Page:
The one nice thing you can say about forest fires is that they bring mention of one of my favorite German words, lichterloh. Lichterloh is an adverb almost always used in conjunction with the verb "burn," and indicates that something is completely consumed in flames.
Lichterloh is one of those odd orphan words with few relatives in its language — something like 'disgruntled' in English. Lichter means 'lights,' which would seem to have something to do with fire, but nobody is really sure where the rare suffix 'loh' comes from, except that it may be a color. And lichterloh is not only exotic, but easy on the ears. The 'ch' in the middle is the special German 'ch', a breathy consonant is located about halfway between the English 'h' and 'ch,' and you can savor the long 'oh' at the end.
A fire-exit sign:
And a store (?) that never opened:
While listening to something-or-other on the radio, I heard the word you see above. And thought to myself: Coffegroundsreadery?
Yes, coffeegroundsreadery! Anglo-Saxons like to read tea leaves, but apparently our swarthier cousins, who are more fond of coffee, read coffee grounds instead. Here's how it's done:
There are at least two forms of coffee reading. Both require that the cup be covered with the saucer and turned upside-down. Some traditions, such as in Romania, require that the sediments in the cup be swirled around the inside of the cup until they cover the majority of the cup's inside surface. Other traditions, such as Turkish and Middle Eastern, do not require this swirling but do require that the cup be turned towards yourself for showing your own fortune. The coffee grounds are given time to settle and dry against the cup before a reading begins.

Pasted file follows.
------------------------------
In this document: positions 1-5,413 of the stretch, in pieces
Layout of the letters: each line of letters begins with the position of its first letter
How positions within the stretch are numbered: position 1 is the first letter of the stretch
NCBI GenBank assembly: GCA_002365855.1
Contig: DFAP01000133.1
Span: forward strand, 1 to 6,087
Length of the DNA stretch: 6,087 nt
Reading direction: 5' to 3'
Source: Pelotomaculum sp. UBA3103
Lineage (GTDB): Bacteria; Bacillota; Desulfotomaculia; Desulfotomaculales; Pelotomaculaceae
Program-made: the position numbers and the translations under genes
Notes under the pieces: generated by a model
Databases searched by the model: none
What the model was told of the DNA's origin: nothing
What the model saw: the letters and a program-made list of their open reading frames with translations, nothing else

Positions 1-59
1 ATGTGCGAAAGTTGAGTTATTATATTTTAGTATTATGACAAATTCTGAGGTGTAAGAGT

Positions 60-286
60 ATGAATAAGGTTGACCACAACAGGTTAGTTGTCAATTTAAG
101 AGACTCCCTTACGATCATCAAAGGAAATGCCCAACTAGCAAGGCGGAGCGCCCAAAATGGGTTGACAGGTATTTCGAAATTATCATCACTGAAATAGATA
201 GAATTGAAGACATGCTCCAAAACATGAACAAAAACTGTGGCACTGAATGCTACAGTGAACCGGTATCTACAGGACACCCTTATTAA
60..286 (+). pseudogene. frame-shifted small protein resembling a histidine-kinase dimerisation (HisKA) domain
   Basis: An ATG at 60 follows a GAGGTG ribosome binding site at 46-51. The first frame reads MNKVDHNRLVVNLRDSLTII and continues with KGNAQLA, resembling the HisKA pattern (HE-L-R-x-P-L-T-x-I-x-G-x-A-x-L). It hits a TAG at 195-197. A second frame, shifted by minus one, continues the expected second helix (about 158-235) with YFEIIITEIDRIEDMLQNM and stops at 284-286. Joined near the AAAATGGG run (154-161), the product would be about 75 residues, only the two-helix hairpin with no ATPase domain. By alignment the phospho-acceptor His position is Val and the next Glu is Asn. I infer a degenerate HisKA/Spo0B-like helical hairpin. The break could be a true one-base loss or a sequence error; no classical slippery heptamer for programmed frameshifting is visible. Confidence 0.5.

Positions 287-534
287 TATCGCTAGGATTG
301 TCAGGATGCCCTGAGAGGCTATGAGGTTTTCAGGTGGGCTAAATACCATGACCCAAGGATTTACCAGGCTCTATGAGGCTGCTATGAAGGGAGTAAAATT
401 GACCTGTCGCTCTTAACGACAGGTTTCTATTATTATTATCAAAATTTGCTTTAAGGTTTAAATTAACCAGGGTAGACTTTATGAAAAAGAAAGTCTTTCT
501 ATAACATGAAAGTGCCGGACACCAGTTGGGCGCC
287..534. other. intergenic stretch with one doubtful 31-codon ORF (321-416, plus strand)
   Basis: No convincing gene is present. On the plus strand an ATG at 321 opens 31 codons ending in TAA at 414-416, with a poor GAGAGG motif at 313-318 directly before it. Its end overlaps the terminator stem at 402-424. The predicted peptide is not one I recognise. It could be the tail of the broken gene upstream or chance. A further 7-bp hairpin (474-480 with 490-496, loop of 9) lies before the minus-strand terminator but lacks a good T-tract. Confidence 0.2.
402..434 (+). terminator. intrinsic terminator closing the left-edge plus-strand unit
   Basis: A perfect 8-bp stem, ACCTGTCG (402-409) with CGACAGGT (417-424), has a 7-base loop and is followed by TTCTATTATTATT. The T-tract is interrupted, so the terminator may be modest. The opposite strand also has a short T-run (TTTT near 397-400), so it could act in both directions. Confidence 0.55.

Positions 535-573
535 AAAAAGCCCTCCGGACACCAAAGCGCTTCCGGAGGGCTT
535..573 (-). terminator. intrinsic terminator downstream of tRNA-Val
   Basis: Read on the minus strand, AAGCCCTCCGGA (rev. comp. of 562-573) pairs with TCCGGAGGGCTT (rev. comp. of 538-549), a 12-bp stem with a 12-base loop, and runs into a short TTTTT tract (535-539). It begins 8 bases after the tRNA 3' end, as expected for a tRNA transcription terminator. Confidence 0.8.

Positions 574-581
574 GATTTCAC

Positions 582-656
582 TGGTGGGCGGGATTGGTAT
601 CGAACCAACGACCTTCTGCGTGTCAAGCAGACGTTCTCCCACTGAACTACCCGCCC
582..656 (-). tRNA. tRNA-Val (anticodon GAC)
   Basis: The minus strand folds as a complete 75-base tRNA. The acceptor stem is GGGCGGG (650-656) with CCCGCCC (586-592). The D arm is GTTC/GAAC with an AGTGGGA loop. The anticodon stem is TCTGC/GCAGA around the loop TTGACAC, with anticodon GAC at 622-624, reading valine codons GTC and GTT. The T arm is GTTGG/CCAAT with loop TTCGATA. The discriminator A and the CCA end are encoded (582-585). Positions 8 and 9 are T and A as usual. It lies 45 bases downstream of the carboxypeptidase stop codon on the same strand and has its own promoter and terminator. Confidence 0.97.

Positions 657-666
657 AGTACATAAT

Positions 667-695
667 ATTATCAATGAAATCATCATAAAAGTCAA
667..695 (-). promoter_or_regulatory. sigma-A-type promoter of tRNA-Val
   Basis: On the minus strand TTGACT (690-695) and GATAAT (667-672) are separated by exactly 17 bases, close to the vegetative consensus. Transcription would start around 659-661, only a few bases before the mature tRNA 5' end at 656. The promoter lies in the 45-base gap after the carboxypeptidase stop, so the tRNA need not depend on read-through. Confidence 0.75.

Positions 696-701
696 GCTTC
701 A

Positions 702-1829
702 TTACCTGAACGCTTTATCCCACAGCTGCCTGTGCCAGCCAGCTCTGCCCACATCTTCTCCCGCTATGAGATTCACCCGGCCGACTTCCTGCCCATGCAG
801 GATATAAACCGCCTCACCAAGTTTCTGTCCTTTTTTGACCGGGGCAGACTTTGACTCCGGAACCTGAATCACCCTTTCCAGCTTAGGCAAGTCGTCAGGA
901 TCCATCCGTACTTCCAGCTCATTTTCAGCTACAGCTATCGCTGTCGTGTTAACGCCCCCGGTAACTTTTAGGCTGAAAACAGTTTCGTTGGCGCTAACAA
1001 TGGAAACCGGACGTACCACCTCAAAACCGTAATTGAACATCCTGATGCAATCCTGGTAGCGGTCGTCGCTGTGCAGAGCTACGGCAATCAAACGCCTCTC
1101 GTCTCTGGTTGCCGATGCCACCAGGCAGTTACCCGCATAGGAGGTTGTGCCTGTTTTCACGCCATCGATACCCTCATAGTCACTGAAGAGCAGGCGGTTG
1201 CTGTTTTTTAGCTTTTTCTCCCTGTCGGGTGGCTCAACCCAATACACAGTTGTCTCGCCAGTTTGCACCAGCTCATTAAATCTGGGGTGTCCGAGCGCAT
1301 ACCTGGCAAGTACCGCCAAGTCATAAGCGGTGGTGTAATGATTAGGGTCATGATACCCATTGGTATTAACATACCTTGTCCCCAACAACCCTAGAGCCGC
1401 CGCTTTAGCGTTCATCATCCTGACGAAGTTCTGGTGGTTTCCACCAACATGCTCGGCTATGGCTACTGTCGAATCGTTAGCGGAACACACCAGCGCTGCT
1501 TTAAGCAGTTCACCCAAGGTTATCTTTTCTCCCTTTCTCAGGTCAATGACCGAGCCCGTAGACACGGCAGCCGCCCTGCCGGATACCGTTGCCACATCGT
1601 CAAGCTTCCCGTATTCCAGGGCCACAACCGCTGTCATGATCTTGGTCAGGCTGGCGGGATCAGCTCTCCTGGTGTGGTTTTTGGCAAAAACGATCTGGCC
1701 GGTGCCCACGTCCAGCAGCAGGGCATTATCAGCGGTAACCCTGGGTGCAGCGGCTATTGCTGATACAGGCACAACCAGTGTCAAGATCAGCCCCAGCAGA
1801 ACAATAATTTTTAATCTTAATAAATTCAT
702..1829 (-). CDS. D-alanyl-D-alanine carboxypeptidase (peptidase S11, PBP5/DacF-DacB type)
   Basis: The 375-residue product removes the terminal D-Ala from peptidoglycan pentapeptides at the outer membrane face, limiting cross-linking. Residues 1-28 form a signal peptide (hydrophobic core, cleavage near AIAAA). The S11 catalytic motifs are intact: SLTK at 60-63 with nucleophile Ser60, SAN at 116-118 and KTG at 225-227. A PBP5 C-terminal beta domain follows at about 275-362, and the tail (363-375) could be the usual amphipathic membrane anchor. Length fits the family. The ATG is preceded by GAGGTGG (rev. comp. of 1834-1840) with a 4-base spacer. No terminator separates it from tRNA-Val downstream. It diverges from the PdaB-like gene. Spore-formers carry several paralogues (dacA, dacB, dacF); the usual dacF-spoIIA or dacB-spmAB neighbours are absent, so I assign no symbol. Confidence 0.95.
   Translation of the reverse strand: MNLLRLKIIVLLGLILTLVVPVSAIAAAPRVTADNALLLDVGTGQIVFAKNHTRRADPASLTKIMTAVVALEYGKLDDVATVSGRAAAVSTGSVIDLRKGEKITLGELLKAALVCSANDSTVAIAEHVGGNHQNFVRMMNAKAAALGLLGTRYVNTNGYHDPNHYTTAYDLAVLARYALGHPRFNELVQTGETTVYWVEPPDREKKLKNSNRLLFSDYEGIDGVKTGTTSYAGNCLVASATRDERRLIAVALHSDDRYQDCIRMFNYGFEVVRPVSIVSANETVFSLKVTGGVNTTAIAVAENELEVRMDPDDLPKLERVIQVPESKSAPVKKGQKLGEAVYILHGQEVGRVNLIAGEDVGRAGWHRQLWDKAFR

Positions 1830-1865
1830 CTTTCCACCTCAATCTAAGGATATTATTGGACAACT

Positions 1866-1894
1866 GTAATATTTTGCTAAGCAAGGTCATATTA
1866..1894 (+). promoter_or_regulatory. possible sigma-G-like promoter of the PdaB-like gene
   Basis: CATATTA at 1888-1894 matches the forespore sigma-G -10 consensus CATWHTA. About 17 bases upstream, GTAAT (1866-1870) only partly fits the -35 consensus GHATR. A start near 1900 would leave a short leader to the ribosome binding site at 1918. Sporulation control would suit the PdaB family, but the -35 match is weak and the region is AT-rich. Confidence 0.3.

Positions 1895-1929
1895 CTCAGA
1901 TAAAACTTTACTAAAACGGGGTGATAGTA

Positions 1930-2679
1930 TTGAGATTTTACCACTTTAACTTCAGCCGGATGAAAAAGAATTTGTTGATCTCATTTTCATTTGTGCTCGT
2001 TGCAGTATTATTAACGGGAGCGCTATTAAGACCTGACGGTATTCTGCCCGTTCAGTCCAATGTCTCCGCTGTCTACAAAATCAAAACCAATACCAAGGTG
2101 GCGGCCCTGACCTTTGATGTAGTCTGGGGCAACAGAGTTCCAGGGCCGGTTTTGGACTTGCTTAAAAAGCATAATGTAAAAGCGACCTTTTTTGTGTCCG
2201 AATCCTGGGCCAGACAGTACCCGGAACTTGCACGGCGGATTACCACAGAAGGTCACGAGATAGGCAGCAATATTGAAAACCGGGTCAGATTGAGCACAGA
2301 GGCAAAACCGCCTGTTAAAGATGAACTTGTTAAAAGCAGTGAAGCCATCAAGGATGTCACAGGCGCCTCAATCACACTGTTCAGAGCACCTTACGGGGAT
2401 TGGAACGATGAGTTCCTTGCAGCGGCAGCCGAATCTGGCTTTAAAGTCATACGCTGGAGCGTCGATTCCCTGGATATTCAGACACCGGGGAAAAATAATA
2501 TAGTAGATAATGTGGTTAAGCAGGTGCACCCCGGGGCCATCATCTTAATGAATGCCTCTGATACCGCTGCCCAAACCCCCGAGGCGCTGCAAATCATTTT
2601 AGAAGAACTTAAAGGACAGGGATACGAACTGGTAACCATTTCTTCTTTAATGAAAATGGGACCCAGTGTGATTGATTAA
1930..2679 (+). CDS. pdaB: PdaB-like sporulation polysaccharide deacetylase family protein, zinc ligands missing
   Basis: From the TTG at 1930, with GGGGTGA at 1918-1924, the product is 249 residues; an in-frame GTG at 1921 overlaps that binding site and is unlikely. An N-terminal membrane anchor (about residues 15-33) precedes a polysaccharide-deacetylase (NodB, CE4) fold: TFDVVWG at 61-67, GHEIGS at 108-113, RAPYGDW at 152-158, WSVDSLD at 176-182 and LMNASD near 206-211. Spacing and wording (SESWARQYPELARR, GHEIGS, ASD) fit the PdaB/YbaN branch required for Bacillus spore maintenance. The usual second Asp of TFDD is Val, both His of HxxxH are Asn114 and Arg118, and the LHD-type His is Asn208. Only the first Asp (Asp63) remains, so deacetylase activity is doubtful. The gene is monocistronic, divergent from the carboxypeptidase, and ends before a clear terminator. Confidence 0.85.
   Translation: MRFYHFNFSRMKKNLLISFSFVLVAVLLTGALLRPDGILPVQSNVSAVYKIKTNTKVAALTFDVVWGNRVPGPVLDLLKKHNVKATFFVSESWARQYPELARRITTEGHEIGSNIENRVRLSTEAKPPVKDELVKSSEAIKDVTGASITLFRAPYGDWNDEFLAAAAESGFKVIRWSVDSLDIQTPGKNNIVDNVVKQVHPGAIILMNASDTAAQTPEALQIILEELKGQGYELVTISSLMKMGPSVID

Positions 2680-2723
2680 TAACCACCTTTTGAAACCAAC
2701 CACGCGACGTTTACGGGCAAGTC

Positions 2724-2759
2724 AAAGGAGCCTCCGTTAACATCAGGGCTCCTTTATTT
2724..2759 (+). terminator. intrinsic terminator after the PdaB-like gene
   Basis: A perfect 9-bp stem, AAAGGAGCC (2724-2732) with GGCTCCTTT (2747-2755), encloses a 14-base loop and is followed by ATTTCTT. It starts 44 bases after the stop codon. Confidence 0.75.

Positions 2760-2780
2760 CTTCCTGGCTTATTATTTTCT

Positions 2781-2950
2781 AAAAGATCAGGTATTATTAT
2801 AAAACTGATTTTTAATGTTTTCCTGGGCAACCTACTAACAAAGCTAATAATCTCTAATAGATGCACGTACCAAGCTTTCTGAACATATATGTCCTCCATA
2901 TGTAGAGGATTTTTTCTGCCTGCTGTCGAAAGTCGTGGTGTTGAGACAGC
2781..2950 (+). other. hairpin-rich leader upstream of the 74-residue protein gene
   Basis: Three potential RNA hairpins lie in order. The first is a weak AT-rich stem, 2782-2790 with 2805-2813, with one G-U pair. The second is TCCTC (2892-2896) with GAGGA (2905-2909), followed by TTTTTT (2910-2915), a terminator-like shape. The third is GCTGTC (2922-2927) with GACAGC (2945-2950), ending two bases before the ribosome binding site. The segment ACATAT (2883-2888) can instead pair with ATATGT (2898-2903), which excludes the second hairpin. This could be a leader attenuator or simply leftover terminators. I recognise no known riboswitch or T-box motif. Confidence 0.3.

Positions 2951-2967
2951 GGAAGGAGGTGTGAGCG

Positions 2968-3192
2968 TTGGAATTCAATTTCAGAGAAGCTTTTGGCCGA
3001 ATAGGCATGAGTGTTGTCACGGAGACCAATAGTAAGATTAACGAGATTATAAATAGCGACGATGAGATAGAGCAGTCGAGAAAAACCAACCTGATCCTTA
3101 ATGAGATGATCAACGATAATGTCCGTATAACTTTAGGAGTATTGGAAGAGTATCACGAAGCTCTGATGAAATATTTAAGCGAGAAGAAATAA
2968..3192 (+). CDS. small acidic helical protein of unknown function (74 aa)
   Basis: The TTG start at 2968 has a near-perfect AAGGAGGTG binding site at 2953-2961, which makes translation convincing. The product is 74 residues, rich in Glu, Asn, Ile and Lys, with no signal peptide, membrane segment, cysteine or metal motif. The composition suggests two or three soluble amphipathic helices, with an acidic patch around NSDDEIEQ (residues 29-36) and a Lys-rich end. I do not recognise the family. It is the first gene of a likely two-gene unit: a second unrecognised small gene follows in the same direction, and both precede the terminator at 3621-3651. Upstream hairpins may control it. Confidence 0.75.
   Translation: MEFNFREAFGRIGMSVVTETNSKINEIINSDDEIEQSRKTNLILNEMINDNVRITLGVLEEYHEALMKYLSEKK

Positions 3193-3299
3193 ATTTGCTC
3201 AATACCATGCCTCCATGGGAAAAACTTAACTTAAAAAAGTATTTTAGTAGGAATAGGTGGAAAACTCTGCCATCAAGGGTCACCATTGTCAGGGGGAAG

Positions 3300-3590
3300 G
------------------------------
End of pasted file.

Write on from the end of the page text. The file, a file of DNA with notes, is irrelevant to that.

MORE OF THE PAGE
Whatever you do, don't try this in Israel.
So I'm wandering around recently when I come across this sign: "Workshop for Evangelical [i.e., Protestant] Paramentik and Textile Objects." Paramentik? Is it a medication? If so, why are people creating it in a workshop? Perhaps it's a kind of theological doctrine. But then, the same question arises: are we to assume that the Protestants first spend an hours working on the doctrine of "paramentics", and then start knitting "textile objects"? I wouldn't put it past them…
Dict.leo.org comes to the rescue, informing us patiently that Paramentik actually means "vestments," of all things. I'm sure the word has some sort of fascinating Greek origin, which my highly cultivated readers will be happy to inform us of. Go to it, Joysters!